Stay on schedule. A big part of diabetes self-care is sticking with a schedule in terms of eating, taking medicine, and fitting in physical activity. Do your best to stay with your routine.
Make time to sleep. Easier said than done, but fitting in 7 to 8 hours of sleep every night can do a world of wonders. Lack of sleep can lead to uncontrolled blood sugars, weight gain, and even an increased chance of getting sick. Make sleep a high priority at this time of year.
Happy and healthy holidays to all!
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Source URL: https://www.diabetesselfmanagement.com/blog/holiday-help-and-hints/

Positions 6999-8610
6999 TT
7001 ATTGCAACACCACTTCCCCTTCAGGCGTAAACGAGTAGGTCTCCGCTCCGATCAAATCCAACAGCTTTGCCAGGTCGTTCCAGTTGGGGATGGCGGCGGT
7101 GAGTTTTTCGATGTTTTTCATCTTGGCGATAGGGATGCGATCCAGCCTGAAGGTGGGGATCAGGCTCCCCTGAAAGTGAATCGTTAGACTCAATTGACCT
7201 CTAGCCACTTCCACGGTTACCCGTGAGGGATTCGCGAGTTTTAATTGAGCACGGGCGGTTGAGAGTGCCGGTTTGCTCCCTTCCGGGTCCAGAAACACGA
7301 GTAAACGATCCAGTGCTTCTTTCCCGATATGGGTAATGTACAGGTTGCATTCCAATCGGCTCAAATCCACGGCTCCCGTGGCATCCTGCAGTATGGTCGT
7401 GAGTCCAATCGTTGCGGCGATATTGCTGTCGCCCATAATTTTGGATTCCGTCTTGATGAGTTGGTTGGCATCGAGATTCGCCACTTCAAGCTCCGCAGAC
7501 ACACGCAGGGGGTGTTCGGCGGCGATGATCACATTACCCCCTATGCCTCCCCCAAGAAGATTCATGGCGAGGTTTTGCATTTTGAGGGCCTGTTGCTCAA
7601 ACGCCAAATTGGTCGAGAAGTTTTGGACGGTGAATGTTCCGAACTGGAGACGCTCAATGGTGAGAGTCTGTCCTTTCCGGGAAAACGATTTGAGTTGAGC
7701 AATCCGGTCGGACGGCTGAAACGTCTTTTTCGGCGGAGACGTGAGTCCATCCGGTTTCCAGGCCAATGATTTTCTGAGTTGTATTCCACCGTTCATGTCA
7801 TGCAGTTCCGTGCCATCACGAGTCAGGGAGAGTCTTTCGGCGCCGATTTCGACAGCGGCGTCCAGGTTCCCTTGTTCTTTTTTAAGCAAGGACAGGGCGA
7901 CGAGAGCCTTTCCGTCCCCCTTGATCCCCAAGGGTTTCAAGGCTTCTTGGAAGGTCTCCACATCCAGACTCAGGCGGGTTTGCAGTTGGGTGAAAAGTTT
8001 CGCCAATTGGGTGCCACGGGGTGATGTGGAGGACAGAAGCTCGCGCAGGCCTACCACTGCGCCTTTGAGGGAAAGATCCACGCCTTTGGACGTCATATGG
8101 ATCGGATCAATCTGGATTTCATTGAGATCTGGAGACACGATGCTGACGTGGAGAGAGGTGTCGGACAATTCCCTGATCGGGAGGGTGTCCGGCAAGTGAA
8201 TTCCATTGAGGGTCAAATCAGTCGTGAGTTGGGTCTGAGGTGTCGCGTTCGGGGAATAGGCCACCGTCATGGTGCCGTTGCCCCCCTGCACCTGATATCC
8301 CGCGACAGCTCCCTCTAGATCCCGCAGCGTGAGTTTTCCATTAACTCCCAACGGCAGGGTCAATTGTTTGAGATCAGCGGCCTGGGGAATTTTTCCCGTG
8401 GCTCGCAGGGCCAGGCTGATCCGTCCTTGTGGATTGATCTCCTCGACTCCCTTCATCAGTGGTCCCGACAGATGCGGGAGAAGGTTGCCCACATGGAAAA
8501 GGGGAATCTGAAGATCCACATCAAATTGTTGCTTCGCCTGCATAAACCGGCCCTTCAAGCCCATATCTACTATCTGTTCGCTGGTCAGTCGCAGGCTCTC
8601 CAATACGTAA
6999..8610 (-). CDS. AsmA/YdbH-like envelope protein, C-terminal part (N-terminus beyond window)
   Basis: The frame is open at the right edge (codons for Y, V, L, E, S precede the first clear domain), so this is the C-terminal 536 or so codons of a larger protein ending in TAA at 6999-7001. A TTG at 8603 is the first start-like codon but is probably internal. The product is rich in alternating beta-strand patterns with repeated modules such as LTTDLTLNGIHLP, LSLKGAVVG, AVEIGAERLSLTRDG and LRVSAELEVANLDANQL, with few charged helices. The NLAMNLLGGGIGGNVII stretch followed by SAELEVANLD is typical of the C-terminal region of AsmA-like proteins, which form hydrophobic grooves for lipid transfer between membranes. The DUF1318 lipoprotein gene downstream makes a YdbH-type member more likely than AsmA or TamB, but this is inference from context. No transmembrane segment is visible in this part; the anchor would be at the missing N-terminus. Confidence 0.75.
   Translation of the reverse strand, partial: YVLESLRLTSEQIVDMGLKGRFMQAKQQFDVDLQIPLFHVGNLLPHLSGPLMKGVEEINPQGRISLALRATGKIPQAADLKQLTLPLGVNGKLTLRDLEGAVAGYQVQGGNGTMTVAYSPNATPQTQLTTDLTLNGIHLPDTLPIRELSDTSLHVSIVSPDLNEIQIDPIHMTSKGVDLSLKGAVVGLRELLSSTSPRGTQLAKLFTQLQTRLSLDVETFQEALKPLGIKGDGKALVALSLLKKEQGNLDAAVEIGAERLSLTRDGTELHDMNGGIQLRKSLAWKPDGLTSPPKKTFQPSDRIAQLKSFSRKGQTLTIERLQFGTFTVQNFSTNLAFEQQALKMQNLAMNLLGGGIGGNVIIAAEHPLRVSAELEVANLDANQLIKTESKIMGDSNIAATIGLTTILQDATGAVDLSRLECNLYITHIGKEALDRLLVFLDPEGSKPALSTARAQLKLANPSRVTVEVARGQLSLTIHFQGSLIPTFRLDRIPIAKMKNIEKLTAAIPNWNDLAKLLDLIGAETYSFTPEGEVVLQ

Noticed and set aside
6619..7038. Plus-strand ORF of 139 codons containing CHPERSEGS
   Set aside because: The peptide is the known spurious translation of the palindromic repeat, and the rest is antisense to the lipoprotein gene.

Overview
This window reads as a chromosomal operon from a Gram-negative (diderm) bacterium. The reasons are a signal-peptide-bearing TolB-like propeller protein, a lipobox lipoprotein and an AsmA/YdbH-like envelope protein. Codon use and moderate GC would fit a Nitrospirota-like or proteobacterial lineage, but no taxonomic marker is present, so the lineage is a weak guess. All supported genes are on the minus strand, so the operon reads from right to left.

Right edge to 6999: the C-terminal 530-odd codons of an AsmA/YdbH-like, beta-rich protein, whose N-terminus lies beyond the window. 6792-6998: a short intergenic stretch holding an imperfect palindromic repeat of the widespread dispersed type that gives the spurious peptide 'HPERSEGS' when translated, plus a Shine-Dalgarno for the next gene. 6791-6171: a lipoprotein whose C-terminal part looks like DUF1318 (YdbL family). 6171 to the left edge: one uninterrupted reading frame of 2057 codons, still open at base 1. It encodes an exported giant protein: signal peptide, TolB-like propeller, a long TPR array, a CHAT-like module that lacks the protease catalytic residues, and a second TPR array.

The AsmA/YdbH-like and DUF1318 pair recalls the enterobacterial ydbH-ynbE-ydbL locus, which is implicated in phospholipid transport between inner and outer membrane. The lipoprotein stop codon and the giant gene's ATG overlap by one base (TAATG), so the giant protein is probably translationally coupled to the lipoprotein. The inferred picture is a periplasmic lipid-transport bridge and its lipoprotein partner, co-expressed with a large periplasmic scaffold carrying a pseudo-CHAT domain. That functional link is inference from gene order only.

Amy Campbell: Amy Campbell is the author of Staying Healthy with Diabetes: Nutrition and Meal Planning and a frequent contributor to Diabetes Self-Management and Diabetes & You. She has co-authored several books, including the The Joslin Guide to Diabetes and the American Diabetes Association’s 16 Myths of a “Diabetic Diet,” for which she received a Will Solimene Award of Excellence in Medical Communication and a National Health Information Award in 2000. Amy also developed menus for Fit Not Fat at Forty Plus and co-authored Eat Carbs, Lose Weight with fitness expert Denise Austin. Amy earned a bachelor’s degree in nutrition from Simmons College and a master’s degree in nutrition education from Boston University. In addition to being a Registered Dietitian, she is a Certified Diabetes Educator and a member of the American Dietetic Association, the American Diabetes Association, and the American Association of Diabetes Educators. Amy was formerly a Diabetes and Nutrition Educator at Joslin Diabetes Center, where she was responsible for the development, implementation, and evaluation of disease management programs, including clinical guideline and educational material development, and the development, testing, and implementation of disease management applications. She is currently the Director of Clinical Education Content Development and Training at Good Measures. Amy has developed and conducted training sessions for various disease and case management programs and is a frequent presenter at disease management events.